Depending on the outcome of the registration process, this WQL query may be registered either at the database or server level. However, even if it is registered at the server level, the provider ultimately filters any ALTER_TABLE events that do not apply to the AdventureWorks.Sales.SalesOrderDetail table. In other words, the provider returns only the properties of the ALTER_TABLE events that occur on that specific table.

If a compound expression such as DatabaseName='AW1' OR DatabaseName='AW2' is specified, an attempt is made to register a single event notification at the server scope instead of two separate event notifications. The registration succeeds if the calling client has permissions.

If SchemaName='X' AND ObjectType='Y' AND ObjectName='Z' are all specified in the WHERE clause, an attempt is made to register the event notification directly on object Z in schema X. The registration succeeds if the client has permissions. Note that currently, object-level events are supported only on queues, and only for the QUEUE_ACTIVATION event_type.

Note that not all events can be queried at any particular scope. For example, a WQL query on a trace event such as Lock_Deadlock, or a trace event group such as TRC_LOCKS, can only be registered at the server level. Similarly, the CREATE_ENDPOINT event and the DDL_ENDPOINT_EVENTS event group can also be registered only at the server level. For more information about the appropriate scope for registering events, see Designing Event Notifications. An attempt to register a WQL query whose event_type can only be registered at the server level is always made at the server level. Registration succeeds if the WMI client has permissions. Otherwise, an error is returned to the client. In some cases, however, you can still use the WHERE clause as a filter for server-level events based on the properties that correspond to the event. For example, many trace events have a DatabaseName property that can be used in the WHERE clause as a filter.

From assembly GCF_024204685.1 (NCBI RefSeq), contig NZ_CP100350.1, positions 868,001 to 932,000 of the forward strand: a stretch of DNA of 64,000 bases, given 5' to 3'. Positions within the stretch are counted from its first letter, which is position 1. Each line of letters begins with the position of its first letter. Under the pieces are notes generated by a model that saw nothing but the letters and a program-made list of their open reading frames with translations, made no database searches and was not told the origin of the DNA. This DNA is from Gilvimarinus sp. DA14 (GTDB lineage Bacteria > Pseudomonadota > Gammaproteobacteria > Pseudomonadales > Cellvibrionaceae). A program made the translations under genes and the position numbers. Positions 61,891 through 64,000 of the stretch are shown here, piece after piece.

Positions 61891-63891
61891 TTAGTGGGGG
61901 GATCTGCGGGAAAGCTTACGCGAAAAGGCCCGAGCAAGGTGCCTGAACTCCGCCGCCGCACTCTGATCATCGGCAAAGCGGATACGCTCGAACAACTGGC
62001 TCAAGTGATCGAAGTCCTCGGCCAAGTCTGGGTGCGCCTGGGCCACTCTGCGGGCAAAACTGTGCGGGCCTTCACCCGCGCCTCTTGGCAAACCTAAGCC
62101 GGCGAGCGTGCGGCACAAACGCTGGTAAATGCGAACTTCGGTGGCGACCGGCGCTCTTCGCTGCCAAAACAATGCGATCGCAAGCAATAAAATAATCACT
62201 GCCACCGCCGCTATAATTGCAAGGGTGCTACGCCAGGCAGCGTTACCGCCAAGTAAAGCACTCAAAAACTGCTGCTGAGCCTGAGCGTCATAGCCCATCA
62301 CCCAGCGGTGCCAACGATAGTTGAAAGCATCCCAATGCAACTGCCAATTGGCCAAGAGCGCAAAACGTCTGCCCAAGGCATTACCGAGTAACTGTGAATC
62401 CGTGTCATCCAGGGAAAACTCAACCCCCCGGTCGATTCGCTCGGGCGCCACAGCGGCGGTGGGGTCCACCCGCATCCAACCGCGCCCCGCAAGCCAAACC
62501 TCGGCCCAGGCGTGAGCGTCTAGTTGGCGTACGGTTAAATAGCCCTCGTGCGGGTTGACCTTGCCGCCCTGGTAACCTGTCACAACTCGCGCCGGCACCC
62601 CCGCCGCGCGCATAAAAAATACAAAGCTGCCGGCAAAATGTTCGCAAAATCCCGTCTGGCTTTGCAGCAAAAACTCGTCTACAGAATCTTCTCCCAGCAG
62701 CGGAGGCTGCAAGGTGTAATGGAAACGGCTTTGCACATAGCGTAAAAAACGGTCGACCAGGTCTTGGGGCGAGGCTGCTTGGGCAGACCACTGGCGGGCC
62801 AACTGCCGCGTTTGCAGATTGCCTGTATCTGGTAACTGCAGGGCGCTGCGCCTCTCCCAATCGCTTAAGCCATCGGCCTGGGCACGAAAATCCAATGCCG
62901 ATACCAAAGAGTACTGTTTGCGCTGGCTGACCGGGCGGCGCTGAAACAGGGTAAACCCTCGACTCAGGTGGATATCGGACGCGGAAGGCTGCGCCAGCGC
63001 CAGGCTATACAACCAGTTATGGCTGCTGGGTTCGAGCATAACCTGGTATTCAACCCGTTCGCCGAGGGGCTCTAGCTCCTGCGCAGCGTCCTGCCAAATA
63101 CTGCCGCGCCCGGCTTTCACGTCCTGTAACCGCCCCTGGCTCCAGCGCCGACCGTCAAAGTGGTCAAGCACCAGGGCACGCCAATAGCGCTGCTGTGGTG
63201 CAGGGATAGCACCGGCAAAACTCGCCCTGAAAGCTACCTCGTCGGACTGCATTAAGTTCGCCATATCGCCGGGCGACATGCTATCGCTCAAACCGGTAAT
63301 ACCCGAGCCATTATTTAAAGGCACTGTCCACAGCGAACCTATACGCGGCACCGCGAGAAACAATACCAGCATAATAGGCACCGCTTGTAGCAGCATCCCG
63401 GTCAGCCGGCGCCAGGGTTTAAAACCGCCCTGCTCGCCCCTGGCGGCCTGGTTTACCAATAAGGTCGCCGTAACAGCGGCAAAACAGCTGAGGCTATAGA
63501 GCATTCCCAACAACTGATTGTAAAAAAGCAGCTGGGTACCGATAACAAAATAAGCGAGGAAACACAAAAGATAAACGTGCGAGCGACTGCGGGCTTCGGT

Server-scoped event notifications are created in the master database and can be queried for metadata by using the sys.server_event_notifications catalog view.

Database-scoped or object-scoped event notifications are created in the specified database and can be queried for metadata by using the sys.event_notifications catalog view. (You must prefix the catalog view with the corresponding database name.)

A. Querying for events at the server scope

The following WQL query retrieves all event properties for any SERVER_MEMORY_CHANGE trace event that occurs on the instance of SQL Server.

SELECT * FROM SERVER_MEMORY_CHANGE

B. Querying for events at the database scope

The following WQL query retrieves specific event properties for any event that occurs in the AdventureWorks database and exists under the DDL_DATABASE_LEVEL_EVENTS event group.

SELECT SPID, SQLInstance, DatabaseName FROM DDL_DATABASE_LEVEL_EVENTS 
WHERE DatabaseName = 'AdventureWorks' 

C. Querying for events at the database scope, filtering by schema and object

The following query retrieves all event properties for any ALTER_TABLE event that occurs on table AdventureWorks.Sales.SalesOrderDetail.

SELECT * FROM ALTER_TABLE 
WHERE DatabaseName = 'AdventureWorks' AND SchemaName = 'Sales' 
    AND ObjectType='Table' AND ObjectName = 'SalesOrderDetail'